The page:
When The Rich Talk Aid, The Poor Don't always Get It
by Nancy Birdsall and Moisés Naím
This op-ed originally appeared in the International Herald Tribune on May 7, 2003.
Political leaders in the world's richest nations frequently proclaim their fervent desire to end poverty worldwide and boast of their spending on foreign aid to poor nations, reports the International Herald Tribune. Their aid efforts - which add up to about $58 billion a year - are praiseworthy. But grandstanding over foreign aid obscures the critical influence that rich countries' other policies have on the development of poor nations.
The Commitment to Development Index, created by the Center for Global Development and Foreign Policy magazine, ranks some of the world's richest nations according to how much a wide range of their policies help or hinder the economic and social development of poor countries. The inaugural edition of the index ranks 21 nations: Australia, Canada, Japan, New Zealand, the United States, and most of Western Europe. The results will surprise many.
Japan and the United States, which provide the highest absolute amounts of foreign aid to the developing world, bring up the rear in the index. The Netherlands emerges as No. 1, thanks to its strong performance in aid, trade, investment and environmental policies. Denmark and Portugal follow in second and third place. Norway, usually regarded as a model global citizen, comes in a disappointing 10th.
The index measures how well rich countries contribute to development in six areas: aid, trade, environment, investment, migration and peacekeeping.
The index considers the quality, not just the quantity, of foreign aid. For instance, the index penalizes "tied aid" - financial assistance that recipient countries are required to spend on services from the donor nation. Denmark tops the aid ranking, followed by Sweden, the Netherlands and Norway. These countries are among the world's most generous and only a small proportion of their aid is tied. Japan and the United States rank 20th and 21st in the aid category.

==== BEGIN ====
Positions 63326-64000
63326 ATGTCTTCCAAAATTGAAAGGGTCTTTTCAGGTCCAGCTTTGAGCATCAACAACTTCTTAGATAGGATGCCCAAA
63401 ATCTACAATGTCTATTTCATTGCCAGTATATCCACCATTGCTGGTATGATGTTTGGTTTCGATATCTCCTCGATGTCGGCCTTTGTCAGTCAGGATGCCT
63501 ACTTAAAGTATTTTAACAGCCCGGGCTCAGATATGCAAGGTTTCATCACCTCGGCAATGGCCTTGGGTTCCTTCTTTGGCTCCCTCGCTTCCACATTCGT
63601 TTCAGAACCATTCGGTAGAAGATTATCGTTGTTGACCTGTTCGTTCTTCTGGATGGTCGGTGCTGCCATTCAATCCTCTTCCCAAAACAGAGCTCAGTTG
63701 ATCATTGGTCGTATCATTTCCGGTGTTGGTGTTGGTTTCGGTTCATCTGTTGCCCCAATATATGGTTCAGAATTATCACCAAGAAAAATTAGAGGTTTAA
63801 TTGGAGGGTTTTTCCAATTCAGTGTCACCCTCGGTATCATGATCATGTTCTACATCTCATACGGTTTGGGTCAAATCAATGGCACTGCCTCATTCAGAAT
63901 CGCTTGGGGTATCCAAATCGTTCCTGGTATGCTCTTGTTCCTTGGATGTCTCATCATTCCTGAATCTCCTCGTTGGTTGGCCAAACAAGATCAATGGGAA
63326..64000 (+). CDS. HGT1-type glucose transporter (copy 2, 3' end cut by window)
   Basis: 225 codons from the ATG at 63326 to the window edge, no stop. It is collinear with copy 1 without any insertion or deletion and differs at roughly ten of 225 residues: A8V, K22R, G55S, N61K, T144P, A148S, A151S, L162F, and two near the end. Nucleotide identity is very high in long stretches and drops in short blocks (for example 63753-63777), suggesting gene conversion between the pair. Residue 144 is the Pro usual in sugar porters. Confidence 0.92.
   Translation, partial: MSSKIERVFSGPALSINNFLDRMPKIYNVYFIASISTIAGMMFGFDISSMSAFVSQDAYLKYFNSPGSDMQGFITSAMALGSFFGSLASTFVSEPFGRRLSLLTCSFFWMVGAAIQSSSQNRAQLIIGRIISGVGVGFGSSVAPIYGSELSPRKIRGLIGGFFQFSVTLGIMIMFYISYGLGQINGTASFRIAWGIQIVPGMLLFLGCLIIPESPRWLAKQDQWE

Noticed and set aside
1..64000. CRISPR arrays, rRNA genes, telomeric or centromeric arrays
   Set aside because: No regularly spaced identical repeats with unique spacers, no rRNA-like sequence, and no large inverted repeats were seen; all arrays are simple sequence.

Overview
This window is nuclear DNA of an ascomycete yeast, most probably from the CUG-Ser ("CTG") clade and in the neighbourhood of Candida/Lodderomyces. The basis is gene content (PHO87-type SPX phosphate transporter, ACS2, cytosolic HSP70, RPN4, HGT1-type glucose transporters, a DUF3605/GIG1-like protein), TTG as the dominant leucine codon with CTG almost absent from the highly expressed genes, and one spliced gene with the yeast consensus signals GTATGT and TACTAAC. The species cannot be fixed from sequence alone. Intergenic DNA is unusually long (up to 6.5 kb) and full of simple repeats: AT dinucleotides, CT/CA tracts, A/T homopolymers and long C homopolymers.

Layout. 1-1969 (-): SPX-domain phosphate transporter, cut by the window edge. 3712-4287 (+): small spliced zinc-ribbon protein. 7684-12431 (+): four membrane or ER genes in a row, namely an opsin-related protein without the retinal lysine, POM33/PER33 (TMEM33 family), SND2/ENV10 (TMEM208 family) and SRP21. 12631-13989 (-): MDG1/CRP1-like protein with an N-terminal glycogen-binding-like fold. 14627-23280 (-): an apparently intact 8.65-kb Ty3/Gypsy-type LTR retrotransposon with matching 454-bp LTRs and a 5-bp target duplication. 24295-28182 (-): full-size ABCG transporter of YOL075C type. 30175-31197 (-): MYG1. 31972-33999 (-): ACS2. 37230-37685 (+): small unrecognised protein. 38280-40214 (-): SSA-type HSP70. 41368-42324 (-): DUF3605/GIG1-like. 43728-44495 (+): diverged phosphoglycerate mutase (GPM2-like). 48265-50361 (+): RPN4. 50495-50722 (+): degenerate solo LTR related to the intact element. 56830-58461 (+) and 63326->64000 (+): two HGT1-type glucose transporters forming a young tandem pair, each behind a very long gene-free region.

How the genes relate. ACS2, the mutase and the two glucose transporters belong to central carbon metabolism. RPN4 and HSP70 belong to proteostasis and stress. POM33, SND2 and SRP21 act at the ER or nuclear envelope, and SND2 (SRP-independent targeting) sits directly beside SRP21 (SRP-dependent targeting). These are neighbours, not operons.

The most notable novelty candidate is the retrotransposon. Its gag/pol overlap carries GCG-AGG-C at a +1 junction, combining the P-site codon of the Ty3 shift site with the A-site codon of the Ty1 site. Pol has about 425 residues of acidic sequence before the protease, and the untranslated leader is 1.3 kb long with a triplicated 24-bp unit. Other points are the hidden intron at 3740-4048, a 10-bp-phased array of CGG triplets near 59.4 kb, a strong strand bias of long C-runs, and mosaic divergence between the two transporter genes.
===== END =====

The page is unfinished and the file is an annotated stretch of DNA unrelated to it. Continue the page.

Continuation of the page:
Barriers to trade in developed economies cost poor nations more than $100 billion per year, roughly twice what rich nations give in aid. The index measures rich countries' barriers to exports from developing countries, as well as the income denied to poor countries because their products are squeezed out by subsidized products from rich nations. Among the most protected industries in high-income nations are agriculture, textiles and apparel - the very areas where poor countries are most competitive.
In the index's trade ranking, the United States finishes first, followed by Australia and New Zealand. Norway ranks a distant last because of its high tariffs against agricultural imports from poor countries.
The index reflects the belief that poor nations will struggle with any effects of climate change, such as drought, flooding and the spread of infectious diseases. So which rich countries have signed the Kyoto Protocol on climate change? How much money have they contributed to the Montreal Protocol Fund, which helps developing countries phase out ozone-depleting chemicals? And are developed nations advancing state-of-the-art, environment-friendly energy technologies?